How bad is screen time, really?
Show us a parent who claims they don't let their children indulge in a little screen time every now and then, and we will show you a liar. Screens, from TVs to our digital devices, have become prolific in our lives, so much so that the average adult spends over four hours a day looking at one. But what’s the harm? Digital devices aren’t going anywhere, so we might as well let our children use them so they know what they’re in for in the future, right?
When it comes to the harm that too much screen time can do to young children, the ill effects range from frustrating to life-altering. What might feel like just a couple of hours of TV a day can, in fact, change the structure of your child’s brain and damage their behavioural, physical and emotional wellbeing.
Fortunately though, parents and grandparents can play a huge and critical role in helping their little ones develop healthy screen time habits. To celebrate our latest release, April’s Window, (the ultimate book to encourage children to get out and explore!) we spoke to neuroscience communicator and early learning specialist Jill Sweatman, who talked us through the harmful effects of screentime, how to know when your little one has had too much, and how to make the most of screen time.
What are the harmful effects of screen time?
Firstly, the bad news. Too much screen time can - and in fact, will - harm your child. And alarmingly, we don’t even yet know how much harm it will inflict, as the current era we are living in is so fundamentally different from previous ones.
The degree to which things have changed when it comes to screens is staggering. Back in 1970, children were first exposed to screens (TVs, usually) at around four years old. Now, they are usually exposed from four months old. Screens nowadays have also become much more ubiquitous, with digital devices now able to be transported just about anywhere, as opposed to the humble TV, which was usually only found in a loungeroom. This is creating a frightening phenomenon, Jill believes:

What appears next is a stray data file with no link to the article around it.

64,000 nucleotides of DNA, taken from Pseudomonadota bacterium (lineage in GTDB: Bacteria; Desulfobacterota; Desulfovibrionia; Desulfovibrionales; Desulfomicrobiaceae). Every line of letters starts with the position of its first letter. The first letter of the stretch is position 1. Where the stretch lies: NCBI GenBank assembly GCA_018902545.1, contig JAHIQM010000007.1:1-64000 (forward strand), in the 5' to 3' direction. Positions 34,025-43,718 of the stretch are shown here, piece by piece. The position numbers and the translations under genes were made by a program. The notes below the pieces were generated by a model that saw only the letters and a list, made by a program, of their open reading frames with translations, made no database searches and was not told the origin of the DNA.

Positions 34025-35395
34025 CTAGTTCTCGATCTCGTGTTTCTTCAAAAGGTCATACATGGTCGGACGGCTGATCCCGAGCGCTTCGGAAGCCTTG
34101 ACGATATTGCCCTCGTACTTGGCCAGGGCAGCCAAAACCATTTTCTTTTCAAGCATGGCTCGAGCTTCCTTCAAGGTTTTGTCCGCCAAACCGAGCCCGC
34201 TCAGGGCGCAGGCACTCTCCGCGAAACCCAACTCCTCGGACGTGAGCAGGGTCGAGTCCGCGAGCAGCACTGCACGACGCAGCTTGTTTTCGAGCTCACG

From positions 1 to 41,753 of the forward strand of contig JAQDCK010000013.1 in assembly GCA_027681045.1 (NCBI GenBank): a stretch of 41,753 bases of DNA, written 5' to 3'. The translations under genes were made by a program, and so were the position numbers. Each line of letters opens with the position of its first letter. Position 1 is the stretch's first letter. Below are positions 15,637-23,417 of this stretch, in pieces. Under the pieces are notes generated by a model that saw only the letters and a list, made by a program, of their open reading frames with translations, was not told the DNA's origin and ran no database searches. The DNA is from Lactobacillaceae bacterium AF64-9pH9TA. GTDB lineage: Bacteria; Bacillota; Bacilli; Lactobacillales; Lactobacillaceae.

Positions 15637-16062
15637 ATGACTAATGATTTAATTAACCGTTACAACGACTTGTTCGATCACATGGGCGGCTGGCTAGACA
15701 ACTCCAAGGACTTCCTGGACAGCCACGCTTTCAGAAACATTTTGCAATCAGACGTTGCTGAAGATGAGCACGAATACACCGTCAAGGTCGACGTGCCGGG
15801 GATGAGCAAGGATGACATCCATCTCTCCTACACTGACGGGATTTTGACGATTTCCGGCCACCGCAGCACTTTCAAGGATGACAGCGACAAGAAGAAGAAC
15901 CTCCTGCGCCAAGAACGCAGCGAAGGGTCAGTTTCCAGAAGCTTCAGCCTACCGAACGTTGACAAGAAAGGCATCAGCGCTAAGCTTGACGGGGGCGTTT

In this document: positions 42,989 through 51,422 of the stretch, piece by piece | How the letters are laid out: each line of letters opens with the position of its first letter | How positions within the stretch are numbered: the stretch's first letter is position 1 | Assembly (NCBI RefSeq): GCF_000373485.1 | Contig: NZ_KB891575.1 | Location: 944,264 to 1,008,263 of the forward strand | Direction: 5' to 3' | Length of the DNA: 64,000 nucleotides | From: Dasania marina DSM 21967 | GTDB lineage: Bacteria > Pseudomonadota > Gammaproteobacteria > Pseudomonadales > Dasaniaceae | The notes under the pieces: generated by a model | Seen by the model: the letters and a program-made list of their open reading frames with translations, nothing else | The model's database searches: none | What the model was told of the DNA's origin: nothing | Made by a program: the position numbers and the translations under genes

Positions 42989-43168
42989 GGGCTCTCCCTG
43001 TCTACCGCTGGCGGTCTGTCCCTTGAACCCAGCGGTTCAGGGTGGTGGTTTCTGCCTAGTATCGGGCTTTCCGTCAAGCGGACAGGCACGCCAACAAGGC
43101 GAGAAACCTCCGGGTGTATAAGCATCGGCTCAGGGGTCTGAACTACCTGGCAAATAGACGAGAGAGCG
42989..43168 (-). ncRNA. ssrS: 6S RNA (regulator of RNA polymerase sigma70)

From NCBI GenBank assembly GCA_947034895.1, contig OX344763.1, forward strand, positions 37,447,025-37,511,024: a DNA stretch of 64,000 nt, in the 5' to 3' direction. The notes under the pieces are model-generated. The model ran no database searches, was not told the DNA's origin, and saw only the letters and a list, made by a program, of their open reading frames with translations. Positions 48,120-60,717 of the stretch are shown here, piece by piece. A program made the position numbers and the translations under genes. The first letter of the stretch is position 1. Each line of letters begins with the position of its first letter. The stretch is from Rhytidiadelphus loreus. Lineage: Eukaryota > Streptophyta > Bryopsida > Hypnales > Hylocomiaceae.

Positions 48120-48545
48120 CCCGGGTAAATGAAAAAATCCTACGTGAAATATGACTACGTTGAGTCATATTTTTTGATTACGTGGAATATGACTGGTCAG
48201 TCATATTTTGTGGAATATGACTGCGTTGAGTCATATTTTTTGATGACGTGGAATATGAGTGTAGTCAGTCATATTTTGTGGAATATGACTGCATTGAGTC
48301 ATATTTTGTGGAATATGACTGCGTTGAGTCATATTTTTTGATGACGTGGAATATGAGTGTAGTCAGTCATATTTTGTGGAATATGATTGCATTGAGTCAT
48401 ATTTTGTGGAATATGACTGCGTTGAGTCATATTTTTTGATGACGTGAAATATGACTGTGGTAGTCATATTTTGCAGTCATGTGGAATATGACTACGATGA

“We are living in a giant uncontrolled experiment for which there is no reset button. The reality is that we still do not fully know the short or long term implications of excess screen time on young brains.”
Yet of the evidence we do have, much of it points to the fact that screens affect our children’s development, ability to learn, attention spans, and sleep. Here are all the ways that too much screen time can harm our little ones:
Harmful Effect 1: Screen time and early childhood development
The first five years of a child’s life are crucial from a development perspective. In those early years, children learn the skills they need to succeed later in life, including how to regulate their behaviour, communicate and function independently.
But unfortunately, too much screen time can interfere with this process. Young children learn by exploring and interacting with their environment, as well as with the adults around them. Yet if they are in front of a screen all the time, they develop what researchers call a kind of ‘tunnel vision’ where they do not engage as well with typical everyday activities.
And this has long-lasting effects. A longitudinal study of children aged two to five showed that children who were regularly spending more than one hour a day in front of a screen showed significantly slower progress on key developmental milestones relating to communication, problem solving and social interaction.
Harmful Effect 2: Screen time and language development
Children learn everything from their environment, including how to communicate. And although it may seem like screens can assist with this, they do not do so in an interactive enough format to be truly helpful.
Research into how children acquire language shows that they absorb a lot through reciprocal dialogue, especially between the ages of 18 months and 3 years. What this essentially means is that children require an actual ‘conversation,’ including facial expressions and a reaction from another person, to truly acquire language.
In addition to this, the passive experience provided on a screen is of no use to children under 2, who do not have the ability to learn or understand what they are seeing anyway.
Harmful Effect 3: Screen time and the ability to pay attention
As children grow and begin their school life, they need to develop the ability to pay attention to absorb what is being taught. Yet unfortunately, this is another ability that is harmed by screen time.
Research into the long-term effects of screen time shows that there is a direct relationship between it and attention problems at school. In fact, for every additional hour (per day) a child under three watches a screen, their chance of attention problems at school increases by 10%. What this means is that a toddler who watches 2-3 hours of YouTube or Netflix a day may have a 30% chance of attention and learning issues at school.
Harmful Effect 4: Screen time and children's sleep